I’ll be taking a week off from blogging for a very festive and much needed break. However before I left I wanted to share one of my favorite observations.
If it’s your first time in a new city, you’re guaranteed to find yourself in the tourist section of town at some point. Every city’s got one. There’s Old Town in Albuquerque and City Market in Savannah. In Seattle it’s the waterfront, and there’s a similar set of piers in San Francisco. And in every tourist section of every tourist city you’ll find a few commonalities. There is always a place to get ice cream and fudge. There is always overpriced parking. And there is always a Christmas shop.
It’s astounding to me how many businesses across the United States make their year-round living selling Christmas decorations. It’s very possible to duck into a shop in August to escape the 95 degree heat, only to hear Frank Sinatra singing “Let it Snow.” These Christmas shops are claustrophobic with merchandise. Knick knacks are stacked upon knick knacks, and whole forests of fake Christmas trees block the aisles to display the huge inventory of ornaments.
While traveling I would always imagine the type of person who patronized these shops. The type of person who takes great pride in her collection of Christmas decorations. Who sets aside several days, if not several weeks, each November to prepare the house for the season. The type of person who adds to her collection no matter where she is, and proudly points out to her holiday guests which ornaments she picked up on her last trip through Kentucky.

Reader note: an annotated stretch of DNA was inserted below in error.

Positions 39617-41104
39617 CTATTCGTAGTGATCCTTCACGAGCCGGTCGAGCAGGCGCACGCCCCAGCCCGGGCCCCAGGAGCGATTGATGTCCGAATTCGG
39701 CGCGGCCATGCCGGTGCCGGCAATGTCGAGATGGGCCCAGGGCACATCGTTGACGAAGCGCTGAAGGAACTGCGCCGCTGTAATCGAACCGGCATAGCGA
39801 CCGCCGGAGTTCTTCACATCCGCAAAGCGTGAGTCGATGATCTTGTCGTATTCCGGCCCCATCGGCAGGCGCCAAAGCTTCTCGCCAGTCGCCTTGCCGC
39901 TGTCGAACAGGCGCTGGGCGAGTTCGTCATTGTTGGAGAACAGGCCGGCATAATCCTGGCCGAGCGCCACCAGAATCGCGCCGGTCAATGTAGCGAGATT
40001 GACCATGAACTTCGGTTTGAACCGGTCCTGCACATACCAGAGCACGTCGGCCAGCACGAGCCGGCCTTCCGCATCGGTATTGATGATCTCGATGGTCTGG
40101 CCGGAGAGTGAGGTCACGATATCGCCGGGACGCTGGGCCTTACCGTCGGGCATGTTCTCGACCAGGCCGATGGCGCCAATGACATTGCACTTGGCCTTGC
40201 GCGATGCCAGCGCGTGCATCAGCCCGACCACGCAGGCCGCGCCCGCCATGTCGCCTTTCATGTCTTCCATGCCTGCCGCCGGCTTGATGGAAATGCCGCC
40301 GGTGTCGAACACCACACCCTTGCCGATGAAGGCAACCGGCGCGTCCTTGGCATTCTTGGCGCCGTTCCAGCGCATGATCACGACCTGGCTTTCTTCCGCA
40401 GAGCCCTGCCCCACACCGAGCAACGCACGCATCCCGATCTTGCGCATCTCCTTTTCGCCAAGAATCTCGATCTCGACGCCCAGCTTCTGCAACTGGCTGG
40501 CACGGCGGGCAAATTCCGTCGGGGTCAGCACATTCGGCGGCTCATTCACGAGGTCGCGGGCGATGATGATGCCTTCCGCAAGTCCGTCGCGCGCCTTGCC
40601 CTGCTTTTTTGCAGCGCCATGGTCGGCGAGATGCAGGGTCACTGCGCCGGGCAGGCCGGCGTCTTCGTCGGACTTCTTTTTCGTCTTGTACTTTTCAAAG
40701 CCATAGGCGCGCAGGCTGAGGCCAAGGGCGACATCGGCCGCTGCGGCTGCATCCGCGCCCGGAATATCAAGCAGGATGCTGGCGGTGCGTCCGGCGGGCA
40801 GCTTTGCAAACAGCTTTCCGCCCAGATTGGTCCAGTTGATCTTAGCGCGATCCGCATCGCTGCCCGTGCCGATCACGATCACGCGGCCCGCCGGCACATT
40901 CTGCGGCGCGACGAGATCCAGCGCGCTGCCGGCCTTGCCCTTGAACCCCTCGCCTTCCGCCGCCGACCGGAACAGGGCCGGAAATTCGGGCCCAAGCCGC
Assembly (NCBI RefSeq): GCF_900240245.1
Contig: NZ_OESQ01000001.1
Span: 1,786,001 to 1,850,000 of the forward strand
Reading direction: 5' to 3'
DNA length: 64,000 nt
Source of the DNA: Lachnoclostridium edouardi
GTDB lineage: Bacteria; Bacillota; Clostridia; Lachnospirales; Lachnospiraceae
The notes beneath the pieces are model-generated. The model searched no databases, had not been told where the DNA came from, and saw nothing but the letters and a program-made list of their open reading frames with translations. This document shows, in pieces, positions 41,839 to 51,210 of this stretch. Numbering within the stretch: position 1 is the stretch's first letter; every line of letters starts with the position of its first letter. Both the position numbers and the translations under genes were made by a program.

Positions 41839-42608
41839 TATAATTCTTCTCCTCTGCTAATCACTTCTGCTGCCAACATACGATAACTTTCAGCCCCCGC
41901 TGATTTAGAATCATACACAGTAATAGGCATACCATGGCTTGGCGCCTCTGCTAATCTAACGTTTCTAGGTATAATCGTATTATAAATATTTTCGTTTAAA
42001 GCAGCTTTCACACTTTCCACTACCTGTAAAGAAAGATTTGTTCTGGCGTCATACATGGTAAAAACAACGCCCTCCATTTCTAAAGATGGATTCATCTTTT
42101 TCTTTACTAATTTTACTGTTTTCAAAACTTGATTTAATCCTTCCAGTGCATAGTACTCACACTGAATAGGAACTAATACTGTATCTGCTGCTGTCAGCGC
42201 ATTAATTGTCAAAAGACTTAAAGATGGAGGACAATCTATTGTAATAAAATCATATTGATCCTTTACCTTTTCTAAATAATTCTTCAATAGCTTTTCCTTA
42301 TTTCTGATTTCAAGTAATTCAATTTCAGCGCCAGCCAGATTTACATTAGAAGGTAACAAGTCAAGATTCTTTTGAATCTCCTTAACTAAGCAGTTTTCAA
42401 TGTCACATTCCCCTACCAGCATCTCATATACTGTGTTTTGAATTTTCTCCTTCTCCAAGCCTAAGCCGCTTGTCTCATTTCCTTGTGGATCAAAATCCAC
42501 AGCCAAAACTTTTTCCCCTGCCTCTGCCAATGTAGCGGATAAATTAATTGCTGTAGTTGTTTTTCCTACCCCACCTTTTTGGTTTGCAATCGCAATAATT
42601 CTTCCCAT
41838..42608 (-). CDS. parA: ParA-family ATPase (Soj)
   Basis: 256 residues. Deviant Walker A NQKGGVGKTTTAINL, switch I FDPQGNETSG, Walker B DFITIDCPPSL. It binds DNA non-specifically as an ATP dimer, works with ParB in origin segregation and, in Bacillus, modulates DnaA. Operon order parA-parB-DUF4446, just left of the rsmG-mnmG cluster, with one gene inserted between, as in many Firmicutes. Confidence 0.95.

I think the reason we take such joy in the Christmas season is that it demands everything change, if only for a little while. The whole mood of the world shifts, and you with it. Despite knowing that we should strive for joy, giving, and gratitude year round, we hold this month up as the most ideal time to seek such virtues. I suppose I can understand why someone would want to look for that feeling the whole year, and in every location. Not to mention that picking up Christmas ornaments on your trip means an automatic, annual remembrance of your travels. Every year you decorate your Christmas tree, and every year you pull that tacky little armadillo ornament out of the box. And you remember that long weekend you spent in Texas visiting your cousin, and how the two of you went shopping together before dinner that one night. And you remember her, and you remember the place, and you think how nice it would be to see her again. Maybe this coming spring. You should probably give her a call next week anyway.
After all, it’s Christmas.